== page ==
Composer Igor Stravinsky conducts the Toronto Symphony in the ending of his own ballet “Pulcinella.” This is in 1967, very late in his life, the latest I’ve seen him conducting on film. He would have been about 85 here. Stravinsky is sometimes criticized for having been a poor conductor. Though there is a fair amount of sloppy playing here, he reveals himself as a lively podium presence, alert to rhythm, tempo and the trenchant cue.
The composer’s acknowledgement of the applause is also affecting.
Here are those 11 beats in Part II of Stravinsky’s “Le sacre du printemps” (today is the anniversary of its 1913 premiere) in 103 different performances. Warning: This is bizarre.
I happened upon this photo the other day — the composer Igor Stravinsky with a cat.
My son and I were curious about the watch — Stravinsky was always a dapper dresser — and we came upon this (click on photo to enlarge, see lower left):
See also: That time Philip Glass was in a whisky ad
I was listening to this recording again the other night for the first time in a while and was struck by not only how good the performance was but also by how it must be quite close to how this piece sounded at the premiere in 1913 (or at least what you could hear over the riot and jeers).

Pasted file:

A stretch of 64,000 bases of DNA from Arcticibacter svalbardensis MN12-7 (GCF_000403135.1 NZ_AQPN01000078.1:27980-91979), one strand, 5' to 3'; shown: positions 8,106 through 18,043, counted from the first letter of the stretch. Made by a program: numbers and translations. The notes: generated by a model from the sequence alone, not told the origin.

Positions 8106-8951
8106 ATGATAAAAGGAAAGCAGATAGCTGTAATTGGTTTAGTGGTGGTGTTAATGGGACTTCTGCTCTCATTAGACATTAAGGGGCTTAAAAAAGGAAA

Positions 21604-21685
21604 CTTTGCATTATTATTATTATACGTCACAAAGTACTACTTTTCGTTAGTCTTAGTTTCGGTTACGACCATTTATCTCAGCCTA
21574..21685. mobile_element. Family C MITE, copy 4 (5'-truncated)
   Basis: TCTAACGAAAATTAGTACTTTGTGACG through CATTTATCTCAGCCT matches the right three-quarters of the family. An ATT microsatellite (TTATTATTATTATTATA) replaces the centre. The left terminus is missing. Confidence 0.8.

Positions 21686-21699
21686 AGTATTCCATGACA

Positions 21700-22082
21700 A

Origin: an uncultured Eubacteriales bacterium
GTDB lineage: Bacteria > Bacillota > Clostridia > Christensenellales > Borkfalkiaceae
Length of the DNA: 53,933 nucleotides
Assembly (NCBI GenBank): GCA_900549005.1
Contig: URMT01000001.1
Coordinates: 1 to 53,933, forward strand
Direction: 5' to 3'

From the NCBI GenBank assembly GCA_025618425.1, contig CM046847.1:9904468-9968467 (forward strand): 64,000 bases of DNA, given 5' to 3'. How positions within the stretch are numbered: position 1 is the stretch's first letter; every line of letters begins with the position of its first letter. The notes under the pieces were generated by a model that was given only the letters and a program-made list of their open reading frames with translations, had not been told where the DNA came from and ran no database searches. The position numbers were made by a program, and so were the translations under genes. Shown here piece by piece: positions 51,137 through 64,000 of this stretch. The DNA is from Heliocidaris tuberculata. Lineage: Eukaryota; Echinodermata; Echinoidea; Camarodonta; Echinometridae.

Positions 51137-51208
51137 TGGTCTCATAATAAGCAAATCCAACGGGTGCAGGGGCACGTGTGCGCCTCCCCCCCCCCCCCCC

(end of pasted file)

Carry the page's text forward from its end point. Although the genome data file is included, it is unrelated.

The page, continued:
Pierre Monteux was the conductor at the premiere and he led an orchestra of French musicians, as here. French orchestras in the 1950s still had a distinctive sound (tart and clear), and the Paris Conservatoire Orchestra is captured in fine stereo sound in this recording, made in 1956. The performance is not as slick or as powerful as they have become in our time, but it is incisive and primitive and teeming. I’ll post just the first two sections below (the others are available on YouTube). Monteux said he always pictured the dancers at the premiere in his head whenever he conducted the score subsequently.
My last piano lesson in the series. Recording coming soon.
Lesson Eight: Motivation and nerves. OC Music and Dance blog, Aug. 31, 2017.
Stravinsky’s music is often thought of as a relentlessly bold, spiky and angular, but he also wrote in gentle pastels. Here’s one such piece, his Andante for piano four hands (which I’m learning at the moment).
And now listen to his enchanting orchestration of same.